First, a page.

Not long ago, I labeled Bristol-Myers Squibb Co. (NYSE:BMY), Eli Lilly and Co. (NYSE:LLY) , Johnson & Johnson (NYSE:JNJ) , and Pfizer Inc. (NYSE:PFE) the best dividend stocks in pharmaceuticals. I still believe all four have what it takes to boost their payouts at a steady clip, but investors still want to know which one rises to the top right now.

Pharma stocks are known for their rapid dividend growth -- and contraction. So rather than focus solely on the common measurements visible at the surface, we'll also need to look under the hood to estimate which of these drugmakers is best positioned to provide heaps of dividend income through your retirement years.

The word dividends written on a notebook.

Dividend paying big pharma stocks can put plenty of cash in your retirement fund. Image source: Getty Images.

Surface details

Before diving in, let's get the lay of the land with a look at the yield you'd receive buying each stock at recent prices, as well as their histories of annual raises, and recent rates of distribution growth.

At first glance, it looks like the race is over for Eli Lilly before it even gets started. The company froze its payout for several years, then began making minuscule increases in just four years ago. To top it off, the stock offers the lowest yield at recent prices.  

Big Pharma Stock Forward Yield Consecutive Annual Increases 5-Year Annual Dividend Growth Rate
Bristol-Myers Squibb 2.88% 8 2.9%
Eli Lilly 2.61% 4 1.2%
Johnson & Johnson 2.62% 55 7%
Pfizer 3.91% 7 8.4%

By the same yardsticks, Bristol-Myers Squibb looks a bit more attractive than Eli Lilly, but a 2.9% annual growth rate over the past five years isn't terribly inspiring.

If you're willing to overlook the 50% payout slash Pfizer's shareholders endured in 2009, the stock's forward yield and recent dividend growth rate put it in the lead. Over a longer time frame, though, Johnson & Johnson shareholders have come out miles ahead.

Room to grow 

A bigger yield today won't help you retire much faster, though, if the underlying business can't keep generating enough cash to make the payments. One of the easiest ways to gauge the likelihood of large payout bumps ahead is to look at the proportion of profits each company is using to make payments at their current level.

Again, the view from the surface doesn't tell the full story. As a proportion of earnings, Bristol and Lilly appear to be shoveling every penny of profit to shareholders, without anything left over to invest in the core business. As a proportion of free cash flow, however, both companies appear to have plenty of room to continue boosting their payouts. 

BMY Payout Ratio (TTM) Chart

BMY Payout Ratio (TTM) data by YCharts

The opposite can be said for Bristol-Myers Squibb. Non-recurring income from recent divestitures and legal settlements has inflated the company's official earnings recently. While Bristol's standard payout ratio puts it on even footing with Johnson & Johnson, the company used 95.7% of free cash flow generated over the past year to make payments.

Looking ahead to pick a winner

Based on their recent performances, Bristol-Myers Squibb and Eli Lilly look like they wandered into the wrong tournament. Surging sales of recently launched drugs, though, make both look far more enticing. In the first quarter, Bristol reported more than $1.1 billion in sales for Opdivo and Eliquis, with increases of 60% and 50%, respectively, over the same period last year. With these blockbusters leading the charge, the average analyst following the stock expects Bristol's bottom line to expand at a 9.2% annual rate over the next five years.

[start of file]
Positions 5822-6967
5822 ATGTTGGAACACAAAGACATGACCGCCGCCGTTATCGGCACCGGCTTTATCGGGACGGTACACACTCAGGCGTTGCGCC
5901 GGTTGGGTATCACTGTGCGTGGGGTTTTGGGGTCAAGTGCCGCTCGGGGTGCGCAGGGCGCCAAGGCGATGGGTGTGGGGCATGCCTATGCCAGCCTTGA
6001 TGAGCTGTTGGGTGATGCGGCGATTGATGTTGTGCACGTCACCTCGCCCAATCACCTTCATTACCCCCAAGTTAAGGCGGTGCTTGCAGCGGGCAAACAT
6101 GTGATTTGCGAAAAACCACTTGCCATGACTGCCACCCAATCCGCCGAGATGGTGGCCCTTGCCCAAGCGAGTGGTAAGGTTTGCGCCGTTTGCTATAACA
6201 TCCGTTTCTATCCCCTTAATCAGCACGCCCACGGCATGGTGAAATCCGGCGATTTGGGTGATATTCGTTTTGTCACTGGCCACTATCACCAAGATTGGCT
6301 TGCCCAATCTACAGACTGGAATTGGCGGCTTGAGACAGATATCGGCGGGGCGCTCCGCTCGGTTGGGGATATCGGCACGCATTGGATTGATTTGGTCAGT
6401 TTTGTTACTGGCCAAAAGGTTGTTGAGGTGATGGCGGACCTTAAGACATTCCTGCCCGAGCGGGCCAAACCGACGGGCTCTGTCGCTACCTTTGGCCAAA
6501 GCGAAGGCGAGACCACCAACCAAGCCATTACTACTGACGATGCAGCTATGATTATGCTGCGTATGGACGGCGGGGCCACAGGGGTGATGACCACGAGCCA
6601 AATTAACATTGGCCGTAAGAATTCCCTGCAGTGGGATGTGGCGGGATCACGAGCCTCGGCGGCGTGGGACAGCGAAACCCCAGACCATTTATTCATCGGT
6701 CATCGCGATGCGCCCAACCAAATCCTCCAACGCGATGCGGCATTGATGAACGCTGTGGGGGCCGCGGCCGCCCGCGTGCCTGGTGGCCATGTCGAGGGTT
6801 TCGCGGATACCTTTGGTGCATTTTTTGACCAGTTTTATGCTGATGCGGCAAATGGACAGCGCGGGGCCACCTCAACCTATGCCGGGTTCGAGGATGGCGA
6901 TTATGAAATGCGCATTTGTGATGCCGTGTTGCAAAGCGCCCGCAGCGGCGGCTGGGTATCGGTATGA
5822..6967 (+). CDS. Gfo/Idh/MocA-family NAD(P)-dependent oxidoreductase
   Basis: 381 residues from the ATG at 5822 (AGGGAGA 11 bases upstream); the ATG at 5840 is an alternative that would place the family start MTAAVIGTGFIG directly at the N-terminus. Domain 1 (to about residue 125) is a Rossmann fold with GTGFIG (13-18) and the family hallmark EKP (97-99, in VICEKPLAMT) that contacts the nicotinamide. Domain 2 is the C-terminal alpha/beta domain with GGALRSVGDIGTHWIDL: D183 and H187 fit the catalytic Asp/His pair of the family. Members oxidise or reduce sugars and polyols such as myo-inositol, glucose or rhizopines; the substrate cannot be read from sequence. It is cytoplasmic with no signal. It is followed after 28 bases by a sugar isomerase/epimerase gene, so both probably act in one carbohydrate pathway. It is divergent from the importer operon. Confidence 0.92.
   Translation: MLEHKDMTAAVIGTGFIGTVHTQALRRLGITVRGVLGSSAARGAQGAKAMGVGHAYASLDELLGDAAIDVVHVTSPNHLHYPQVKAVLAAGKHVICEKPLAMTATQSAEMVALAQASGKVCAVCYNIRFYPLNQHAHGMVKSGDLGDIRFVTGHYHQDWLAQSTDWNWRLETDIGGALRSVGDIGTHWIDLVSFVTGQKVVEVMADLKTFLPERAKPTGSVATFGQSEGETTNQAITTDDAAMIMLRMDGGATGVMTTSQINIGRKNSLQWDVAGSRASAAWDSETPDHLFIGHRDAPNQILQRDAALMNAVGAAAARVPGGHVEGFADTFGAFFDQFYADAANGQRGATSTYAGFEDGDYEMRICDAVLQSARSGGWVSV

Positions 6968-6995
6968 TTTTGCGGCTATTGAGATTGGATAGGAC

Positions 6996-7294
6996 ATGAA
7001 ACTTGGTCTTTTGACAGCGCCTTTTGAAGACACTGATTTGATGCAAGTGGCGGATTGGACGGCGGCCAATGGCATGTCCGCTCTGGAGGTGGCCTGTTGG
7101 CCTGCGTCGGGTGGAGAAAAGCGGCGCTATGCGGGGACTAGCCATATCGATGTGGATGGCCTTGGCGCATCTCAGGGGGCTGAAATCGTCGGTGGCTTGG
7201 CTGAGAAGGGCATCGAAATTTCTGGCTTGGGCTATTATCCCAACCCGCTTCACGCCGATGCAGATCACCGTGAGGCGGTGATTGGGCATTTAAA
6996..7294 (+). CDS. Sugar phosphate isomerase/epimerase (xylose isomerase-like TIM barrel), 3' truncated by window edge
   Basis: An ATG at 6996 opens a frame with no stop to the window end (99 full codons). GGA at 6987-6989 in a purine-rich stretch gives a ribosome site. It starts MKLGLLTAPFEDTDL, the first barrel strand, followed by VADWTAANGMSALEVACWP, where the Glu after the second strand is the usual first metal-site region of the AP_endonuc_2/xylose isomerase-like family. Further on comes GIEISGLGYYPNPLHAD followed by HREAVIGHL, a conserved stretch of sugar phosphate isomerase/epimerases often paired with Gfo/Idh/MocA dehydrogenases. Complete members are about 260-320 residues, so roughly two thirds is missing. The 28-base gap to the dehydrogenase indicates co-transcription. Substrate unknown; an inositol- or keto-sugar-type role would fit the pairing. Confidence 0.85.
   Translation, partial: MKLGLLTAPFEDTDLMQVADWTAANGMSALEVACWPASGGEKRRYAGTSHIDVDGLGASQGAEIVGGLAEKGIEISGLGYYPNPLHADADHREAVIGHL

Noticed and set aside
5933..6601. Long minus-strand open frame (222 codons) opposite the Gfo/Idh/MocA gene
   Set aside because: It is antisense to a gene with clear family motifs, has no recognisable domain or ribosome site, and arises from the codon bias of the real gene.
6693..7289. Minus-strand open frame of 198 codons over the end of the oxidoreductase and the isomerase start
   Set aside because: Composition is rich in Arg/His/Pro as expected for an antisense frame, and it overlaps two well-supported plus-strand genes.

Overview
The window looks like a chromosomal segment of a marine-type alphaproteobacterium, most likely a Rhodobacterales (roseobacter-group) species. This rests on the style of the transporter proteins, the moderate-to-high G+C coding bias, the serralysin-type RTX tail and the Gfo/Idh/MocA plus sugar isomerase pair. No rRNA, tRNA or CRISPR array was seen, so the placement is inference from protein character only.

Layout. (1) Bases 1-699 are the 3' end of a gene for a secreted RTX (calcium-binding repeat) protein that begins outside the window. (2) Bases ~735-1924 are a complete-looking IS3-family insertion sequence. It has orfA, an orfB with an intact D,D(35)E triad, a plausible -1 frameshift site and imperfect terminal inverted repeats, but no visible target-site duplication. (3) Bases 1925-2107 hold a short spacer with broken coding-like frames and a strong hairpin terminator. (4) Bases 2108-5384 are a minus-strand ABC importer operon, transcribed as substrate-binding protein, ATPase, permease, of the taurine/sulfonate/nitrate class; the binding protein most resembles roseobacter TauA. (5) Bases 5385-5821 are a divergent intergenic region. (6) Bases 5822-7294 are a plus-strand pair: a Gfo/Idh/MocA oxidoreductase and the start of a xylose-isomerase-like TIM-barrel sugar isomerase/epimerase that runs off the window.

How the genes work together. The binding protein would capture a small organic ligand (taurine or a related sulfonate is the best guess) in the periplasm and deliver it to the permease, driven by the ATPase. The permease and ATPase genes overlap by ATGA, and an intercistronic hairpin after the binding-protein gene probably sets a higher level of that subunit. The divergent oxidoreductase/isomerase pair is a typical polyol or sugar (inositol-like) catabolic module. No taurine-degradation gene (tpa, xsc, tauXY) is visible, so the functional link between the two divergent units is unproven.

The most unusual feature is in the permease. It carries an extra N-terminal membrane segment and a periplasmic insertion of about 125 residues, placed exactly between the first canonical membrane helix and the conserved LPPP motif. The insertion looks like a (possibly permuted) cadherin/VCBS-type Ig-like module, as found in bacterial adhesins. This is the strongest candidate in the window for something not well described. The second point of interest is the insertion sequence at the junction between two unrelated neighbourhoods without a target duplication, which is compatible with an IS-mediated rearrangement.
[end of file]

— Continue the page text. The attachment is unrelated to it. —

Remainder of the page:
The long-term outlook for Eli Lilly is even rosier. Sales of newer diabetes treatments Trulicity and Jardiance rose 160% and 94%, respectively, in the first quarter. Continued success in the large and growing diabetes space is expected to help Lilly grow earnings by 12.3% annually over the next five years.

Pfizer also boasts a handful of successful new drugs -- for example, breast cancer treatment Ibrance, which saw year-over-year sales jump 58% in the first quarter -- but a huge lineup of aging products with declining sales dragged total revenue 2% lower.

Pharmaceutical laboratory technician inspecting a flask.

Image source: Getty Images.

That brings us to the "Goldilocks" stock among these four: Johnson & Johnson. A majority of the $72.2 billion in total revenue it generated last year came from sales of branded consumer goods and medical devices. These segments generate reliable profits, but their sales are growing more slowly than pharmaceuticals. That said, J&J recently highlighted plans to launch or file applications for 10 new drug candidates with blockbuster potential.

Adding a slate of new drugs to an already successful product lineup is expected to boost Johnson & Johnson's bottom line by about 6.5% annually over the next five years. Granted, that's a slower growth rate than is forecast for Lilly and Bristol, but J&J's diverse revenue stream means you can be far more confident about its ability to maintain a steady pace of dividend increases into and throughout your retirement years. And that makes it the best dividend stock in big pharma.

Cory Renauer owns shares of Johnson & Johnson. The Motley Fool owns shares of and recommends Johnson & Johnson. The Motley Fool has a disclosure policy.